A mysterious fossil was discovered near Santa Cruz this week, causing a stir among researchers and setting Twitter ablaze with enthusiasm and theories.
San Jose State University Professor Dustin Mulvaney came across the 3-foot-long gray mass and other fossils below the Capitola bluffs, a small coastal area near Santa Cruz. The rugged shoreline is usually not accessible, but exaggerated low tides during the “king tides” created a dramatic coastline that allowed Mulvaney to explore the area.
The Capitola cliffs are of particular interest to scientists studying environmentalism and the early earth, as “only that section of bluff has these fossils,” according to Mulvaney. Here are some photos of the mysterious fossil he found:
“Definitely one of the best sea fossil specimens I’ve stumbled upon. What on Earth was it?” wrote Mulvaney on Twitter.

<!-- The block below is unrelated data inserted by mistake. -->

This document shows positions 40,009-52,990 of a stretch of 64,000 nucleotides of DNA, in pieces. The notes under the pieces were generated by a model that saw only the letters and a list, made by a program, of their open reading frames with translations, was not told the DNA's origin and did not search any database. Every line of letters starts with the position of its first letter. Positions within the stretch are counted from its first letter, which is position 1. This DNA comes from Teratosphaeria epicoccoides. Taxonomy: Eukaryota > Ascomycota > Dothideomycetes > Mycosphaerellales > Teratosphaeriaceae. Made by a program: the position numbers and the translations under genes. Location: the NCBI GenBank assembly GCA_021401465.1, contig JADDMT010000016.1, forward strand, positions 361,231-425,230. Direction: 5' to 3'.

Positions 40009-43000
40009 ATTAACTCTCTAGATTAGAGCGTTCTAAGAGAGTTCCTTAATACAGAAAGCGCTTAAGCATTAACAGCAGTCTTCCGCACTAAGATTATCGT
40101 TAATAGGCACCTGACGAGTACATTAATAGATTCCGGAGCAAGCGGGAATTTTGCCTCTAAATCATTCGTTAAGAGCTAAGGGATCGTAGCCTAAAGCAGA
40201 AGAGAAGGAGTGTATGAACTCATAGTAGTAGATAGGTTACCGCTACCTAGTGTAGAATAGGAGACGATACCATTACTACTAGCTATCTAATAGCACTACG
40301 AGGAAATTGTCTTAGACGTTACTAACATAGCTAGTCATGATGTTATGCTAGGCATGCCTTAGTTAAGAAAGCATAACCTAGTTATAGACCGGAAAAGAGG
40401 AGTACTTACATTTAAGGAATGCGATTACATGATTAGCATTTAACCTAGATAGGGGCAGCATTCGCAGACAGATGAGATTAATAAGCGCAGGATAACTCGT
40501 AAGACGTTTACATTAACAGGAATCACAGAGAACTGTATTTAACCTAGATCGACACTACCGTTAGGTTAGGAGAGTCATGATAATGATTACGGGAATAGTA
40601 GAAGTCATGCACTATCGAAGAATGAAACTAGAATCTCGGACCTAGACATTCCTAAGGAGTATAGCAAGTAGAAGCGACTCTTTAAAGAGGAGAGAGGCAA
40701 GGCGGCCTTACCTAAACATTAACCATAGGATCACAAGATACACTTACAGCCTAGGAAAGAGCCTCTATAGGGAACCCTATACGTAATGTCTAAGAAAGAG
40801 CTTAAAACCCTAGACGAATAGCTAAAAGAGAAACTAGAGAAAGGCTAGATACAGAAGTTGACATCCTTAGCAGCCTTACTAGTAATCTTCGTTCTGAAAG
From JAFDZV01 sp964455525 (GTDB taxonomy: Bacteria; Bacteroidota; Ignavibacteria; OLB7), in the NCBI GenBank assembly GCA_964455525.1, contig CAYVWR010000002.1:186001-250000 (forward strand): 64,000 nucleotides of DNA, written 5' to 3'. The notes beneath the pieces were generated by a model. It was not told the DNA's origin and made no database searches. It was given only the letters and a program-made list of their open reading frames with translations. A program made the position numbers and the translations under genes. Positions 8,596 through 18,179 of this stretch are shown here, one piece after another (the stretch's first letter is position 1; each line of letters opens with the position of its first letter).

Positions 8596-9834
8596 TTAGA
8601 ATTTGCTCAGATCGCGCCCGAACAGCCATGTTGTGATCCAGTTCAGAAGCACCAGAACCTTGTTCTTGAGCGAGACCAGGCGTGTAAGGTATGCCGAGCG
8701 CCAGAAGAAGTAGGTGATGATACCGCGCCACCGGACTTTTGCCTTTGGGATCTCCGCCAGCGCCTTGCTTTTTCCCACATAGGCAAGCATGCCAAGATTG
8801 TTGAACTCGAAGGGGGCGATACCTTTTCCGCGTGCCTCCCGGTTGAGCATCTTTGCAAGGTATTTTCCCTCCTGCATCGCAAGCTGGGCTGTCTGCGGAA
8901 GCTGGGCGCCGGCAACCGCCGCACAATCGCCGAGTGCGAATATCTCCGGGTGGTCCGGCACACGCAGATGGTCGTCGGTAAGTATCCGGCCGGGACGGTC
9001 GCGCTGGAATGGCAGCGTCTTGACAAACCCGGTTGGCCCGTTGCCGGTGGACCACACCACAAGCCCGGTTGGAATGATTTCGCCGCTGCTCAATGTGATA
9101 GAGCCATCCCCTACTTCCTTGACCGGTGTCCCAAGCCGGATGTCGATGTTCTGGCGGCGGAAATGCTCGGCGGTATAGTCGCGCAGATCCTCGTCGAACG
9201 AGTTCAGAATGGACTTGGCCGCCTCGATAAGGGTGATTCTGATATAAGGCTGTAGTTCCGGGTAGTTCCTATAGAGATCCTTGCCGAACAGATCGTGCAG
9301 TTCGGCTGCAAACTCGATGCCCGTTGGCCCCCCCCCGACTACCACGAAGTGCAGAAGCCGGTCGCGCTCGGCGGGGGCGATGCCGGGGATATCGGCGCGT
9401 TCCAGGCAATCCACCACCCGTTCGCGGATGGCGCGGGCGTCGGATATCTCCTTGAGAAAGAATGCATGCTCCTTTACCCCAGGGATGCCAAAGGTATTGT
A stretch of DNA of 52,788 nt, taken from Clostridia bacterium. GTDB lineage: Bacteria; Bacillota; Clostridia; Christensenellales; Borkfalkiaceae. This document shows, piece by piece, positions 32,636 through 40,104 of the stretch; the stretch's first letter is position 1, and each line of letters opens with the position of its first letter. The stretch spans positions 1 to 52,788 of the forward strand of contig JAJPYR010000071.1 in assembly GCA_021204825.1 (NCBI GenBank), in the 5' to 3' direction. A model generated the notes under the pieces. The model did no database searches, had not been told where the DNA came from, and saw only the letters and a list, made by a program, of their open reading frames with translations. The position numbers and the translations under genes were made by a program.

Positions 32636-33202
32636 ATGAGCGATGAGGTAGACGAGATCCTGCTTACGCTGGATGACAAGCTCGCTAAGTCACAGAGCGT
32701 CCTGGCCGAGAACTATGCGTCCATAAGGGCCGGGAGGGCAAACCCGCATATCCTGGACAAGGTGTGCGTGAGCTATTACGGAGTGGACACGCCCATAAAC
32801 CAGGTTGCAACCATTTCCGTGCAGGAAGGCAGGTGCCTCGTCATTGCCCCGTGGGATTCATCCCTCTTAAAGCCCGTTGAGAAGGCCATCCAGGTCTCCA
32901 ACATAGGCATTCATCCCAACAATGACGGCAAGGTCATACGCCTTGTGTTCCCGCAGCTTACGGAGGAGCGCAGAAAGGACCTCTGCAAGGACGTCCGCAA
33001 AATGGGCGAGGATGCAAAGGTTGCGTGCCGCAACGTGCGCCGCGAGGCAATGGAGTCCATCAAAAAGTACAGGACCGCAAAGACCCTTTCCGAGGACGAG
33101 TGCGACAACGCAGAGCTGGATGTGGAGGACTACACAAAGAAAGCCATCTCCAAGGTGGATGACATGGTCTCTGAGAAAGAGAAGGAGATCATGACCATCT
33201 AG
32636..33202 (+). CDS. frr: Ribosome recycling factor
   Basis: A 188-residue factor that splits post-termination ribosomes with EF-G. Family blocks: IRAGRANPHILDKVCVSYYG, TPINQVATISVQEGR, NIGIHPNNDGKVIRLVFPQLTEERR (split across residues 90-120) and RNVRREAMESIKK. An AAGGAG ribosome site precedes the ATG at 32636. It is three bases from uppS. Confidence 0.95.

It remains unclear where the fossils originated or how old they are, but other researchers have offered some possible explanations. Mulvaney theorized that the gray, oblong mass could belong to a marine mammal that lived between 5 and 7 million years ago. Paleontologist Robert Boessenecker suggested it could be a cervical vertebrae of a “balaenopterid baleen” whale, which would be 3 to 4 million years old.
The term “baleen whale” refers to a group of very large whales that use a filter system made of “baleen” in their mouths to collect krill and fish. These whales, including humpbacks and minkes, are known for their ability to gulp large amounts of seawater and food, but are likely much less intimidating than their toothed ancestors.
Other tides were found in the area by Mulvaney, who posted those photos to Twitter as well:
While the exact identification of the fossil remains uncertain, it is clear that it is a significant discovery that has sparked interest and intrigue among scientists and the general public. Further examination and research will likely provide more information about this ancient marine creature and its place in the history of the earth.